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U.S. Department of Labor E-Government Strategic Plan

The driving force behind this initiative is the need to create an environment in which users can efficiently collaborate, perform tasks, and obtain information from a single source. More important, the IIM will allow improved management of critical business and technical knowledge, and will improve employee retention by streamlining necessary functions and allowing citizens, businesses, employees, and other Federal government agencies to find the information they need, when and where they need it.

Knowledge Management

Enterprise knowledge management is a collaborative, integrated strategy and implementation approach for effective creation, capture, organization, access, use, and reuse of all enterprise knowledge assets.

Knowledge management organizes and makes information available electronically in a way that is useful for employees and customers. Conceptually, it turns a “brick and mortar” library into a “virtual library” through which users can obtain timely access to intellectual capital. As DOL’s enterprise architecture matures and the Department integrates information from its customer outreach activities, DOL will focus on enhancing its knowledge capture and sharing capabilities.


Within the context of the Department’s enterprise architecture, DOL will establish an infrastructure that facilitates a seamless, secure, and reliable interface with its customers and business partners. In the near term, the Department will place a higher priority on infrastructure projects in its budget planning activities, while continuing to develop its customer service plans. In this manner, the Department will establish a sound technological foundation to support the E-Government systems identified through the CRM process. This foundation will be scalable and flexible. DOL will also focus on network efficiency, reliability, and capacity to ensure support of its E-Government projects.

Common E-Mail

Efficient and reliable network communications are essential to the overall management and leadership by the Department’s executives and staff. As E-Government becomes the Federal government’s dominant mode of operation, DOL personnel will increasingly rely on e-mail to serve the public when carrying out agency programs. Reliable, accessible, and secure e-mail has, therefore, become an operational requirement.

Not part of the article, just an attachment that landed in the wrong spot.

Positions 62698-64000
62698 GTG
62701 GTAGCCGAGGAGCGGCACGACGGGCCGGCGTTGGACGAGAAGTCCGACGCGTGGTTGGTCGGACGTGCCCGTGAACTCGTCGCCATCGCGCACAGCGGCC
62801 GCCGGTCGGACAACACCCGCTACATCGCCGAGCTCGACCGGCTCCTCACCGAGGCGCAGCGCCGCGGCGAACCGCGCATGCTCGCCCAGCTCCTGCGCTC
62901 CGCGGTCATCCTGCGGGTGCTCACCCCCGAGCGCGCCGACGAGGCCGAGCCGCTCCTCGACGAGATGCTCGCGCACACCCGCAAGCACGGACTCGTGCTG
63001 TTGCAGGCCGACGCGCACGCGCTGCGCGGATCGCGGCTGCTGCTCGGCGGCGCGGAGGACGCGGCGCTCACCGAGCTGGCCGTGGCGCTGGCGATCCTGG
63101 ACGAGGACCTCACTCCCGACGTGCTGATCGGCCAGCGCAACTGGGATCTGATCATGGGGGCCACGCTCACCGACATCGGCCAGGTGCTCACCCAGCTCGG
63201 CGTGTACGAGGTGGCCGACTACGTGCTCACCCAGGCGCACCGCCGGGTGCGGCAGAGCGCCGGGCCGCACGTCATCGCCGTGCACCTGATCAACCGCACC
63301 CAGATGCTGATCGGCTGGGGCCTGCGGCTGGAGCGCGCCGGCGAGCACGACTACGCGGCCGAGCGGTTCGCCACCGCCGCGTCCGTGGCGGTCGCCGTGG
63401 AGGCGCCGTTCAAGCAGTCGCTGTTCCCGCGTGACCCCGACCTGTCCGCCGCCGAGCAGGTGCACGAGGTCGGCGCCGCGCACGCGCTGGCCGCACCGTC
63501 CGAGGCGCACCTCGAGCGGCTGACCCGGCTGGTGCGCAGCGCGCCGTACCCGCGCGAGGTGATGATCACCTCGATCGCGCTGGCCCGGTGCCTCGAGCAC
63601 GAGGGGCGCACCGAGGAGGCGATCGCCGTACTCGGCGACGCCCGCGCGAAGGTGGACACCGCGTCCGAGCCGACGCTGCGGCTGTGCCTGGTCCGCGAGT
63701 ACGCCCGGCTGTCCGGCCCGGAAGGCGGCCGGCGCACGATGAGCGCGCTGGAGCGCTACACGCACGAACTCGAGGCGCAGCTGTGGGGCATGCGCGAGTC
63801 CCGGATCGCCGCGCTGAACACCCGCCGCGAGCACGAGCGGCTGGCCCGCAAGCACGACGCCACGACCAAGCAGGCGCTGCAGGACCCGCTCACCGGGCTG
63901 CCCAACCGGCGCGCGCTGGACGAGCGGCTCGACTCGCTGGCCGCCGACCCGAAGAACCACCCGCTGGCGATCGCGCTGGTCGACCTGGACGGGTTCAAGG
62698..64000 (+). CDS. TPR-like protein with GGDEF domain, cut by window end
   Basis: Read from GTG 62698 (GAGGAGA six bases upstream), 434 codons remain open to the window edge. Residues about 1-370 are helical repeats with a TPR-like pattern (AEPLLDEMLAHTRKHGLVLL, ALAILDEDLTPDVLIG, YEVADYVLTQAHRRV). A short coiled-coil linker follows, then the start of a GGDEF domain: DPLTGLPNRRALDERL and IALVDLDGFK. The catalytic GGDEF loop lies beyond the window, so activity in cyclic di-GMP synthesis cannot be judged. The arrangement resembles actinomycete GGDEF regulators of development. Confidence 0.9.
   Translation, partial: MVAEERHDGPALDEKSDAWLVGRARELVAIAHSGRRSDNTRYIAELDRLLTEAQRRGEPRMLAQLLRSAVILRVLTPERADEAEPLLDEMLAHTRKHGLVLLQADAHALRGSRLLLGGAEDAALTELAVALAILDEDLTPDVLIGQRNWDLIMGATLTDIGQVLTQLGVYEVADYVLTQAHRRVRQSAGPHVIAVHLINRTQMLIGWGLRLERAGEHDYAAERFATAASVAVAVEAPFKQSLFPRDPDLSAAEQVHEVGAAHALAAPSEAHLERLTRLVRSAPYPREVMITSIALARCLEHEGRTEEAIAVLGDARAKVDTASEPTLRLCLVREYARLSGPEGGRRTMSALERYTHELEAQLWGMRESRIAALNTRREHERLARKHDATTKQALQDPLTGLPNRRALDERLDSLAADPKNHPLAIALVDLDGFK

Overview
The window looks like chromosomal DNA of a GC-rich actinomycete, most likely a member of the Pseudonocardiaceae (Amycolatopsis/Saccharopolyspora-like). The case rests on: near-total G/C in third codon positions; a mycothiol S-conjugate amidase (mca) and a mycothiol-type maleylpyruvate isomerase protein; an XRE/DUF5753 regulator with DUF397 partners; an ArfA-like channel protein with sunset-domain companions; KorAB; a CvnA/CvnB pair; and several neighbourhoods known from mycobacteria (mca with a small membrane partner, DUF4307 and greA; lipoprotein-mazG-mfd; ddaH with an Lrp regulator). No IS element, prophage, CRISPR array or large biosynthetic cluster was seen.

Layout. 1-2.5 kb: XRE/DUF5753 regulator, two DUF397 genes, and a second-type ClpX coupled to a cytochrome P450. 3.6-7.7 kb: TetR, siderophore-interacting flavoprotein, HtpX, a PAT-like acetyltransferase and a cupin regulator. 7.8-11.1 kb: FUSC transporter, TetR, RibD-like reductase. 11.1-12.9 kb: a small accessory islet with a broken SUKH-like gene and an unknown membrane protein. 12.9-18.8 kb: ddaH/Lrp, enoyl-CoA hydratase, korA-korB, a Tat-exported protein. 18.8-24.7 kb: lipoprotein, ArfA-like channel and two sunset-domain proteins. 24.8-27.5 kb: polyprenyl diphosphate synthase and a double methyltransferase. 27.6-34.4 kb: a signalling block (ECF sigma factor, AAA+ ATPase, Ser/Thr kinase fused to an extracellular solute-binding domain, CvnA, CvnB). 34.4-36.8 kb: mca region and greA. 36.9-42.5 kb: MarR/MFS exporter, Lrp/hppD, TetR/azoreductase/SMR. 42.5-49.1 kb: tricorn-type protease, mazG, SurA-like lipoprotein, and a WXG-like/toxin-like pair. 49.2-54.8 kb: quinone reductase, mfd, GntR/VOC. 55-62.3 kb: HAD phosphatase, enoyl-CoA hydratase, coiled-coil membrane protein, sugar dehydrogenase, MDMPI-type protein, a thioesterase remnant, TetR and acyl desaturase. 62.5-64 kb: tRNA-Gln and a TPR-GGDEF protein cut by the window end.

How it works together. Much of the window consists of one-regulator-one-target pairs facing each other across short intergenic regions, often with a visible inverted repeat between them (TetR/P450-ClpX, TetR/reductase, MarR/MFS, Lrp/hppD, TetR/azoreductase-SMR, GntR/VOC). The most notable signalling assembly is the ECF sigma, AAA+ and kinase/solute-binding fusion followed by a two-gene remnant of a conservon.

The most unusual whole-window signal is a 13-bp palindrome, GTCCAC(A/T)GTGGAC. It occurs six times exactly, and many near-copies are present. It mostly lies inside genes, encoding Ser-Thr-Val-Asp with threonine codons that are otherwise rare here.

At present, departmental agencies use three different e-mail systems: Novell GroupWise, UNIX Sendmail, and Microsoft Exchange. E-mail users have encountered many problems with the current fragmented approach, including system degradation, difficulty in sending messages and attachments between agencies, and problems with directory services. The disparate e-mail environments result in as much as a 4-hour delay for messages between personnel.

By standardizing the Department’s e-mail systems, DOL strives to improve performance, effectiveness, reliability, maintainability, usability, and security. In addition, the common e-mail system should reduce the total cost of ownership, impose a lower management and administrative burden, support delegated system administration (management by each agency’s IT staff), and facilitate consolidation. The move to a common e-mail environment will enable the Department to simplify and unify its messaging services.

Completion of the common departmental messaging system also will set the stage for additional initiatives for improving effectiveness and reducing life-cycle costs through enterprise-wide network improvements and server consolidation. An efficient e-mail system will enable implementation of, and support for, several of the Presidential Priority Initiatives, including eRecords management, eAuthentication, and ePayroll/Human Resources (payroll processing consolidation).

Directory Services

The DOL Directory Service (DDS) is a new cross-cutting project proposed for FY 2004. This proposed effort will simplify and unify the Department’s many directory functions, reduce directory administration costs, minimize errors, and improve information security.

The Department uses numerous directories in conjunction with its network operating systems, personnel and other databases, e-mail, other applications, and IT resources. DOL also must deal with a growing number of additional objects that will be associated with the common e-mail system, a biometrics database, PKI, and external directories.

With the increasing reliance on the Internet and Intranet—and the commitment to E-Government—the Department can no longer afford the unreliability, incompatibilities, and high costs associated with the current redundant, disconnected, nonstandard directory schemas. The DDS will provide policy-based networking. It also will serve as the “glue” binding information (data objects) from diverse existing directories, so that the information can be accessed, used, and merged into hybrid object sets that draw on multiple sources. The DDS will coexist with and draw data from a wide range of departmental databases or data stores. Disparate data formats will be integrated with the directory through use of tools such as Extensible Markup Language (XML) and Lightweight Directory Access Protocol (LDAP). This universal data representation and logical model of enterprise network services will allow cyber policies to be applied and managed at the enterprise level, thereby streamlining the process of information resource management.

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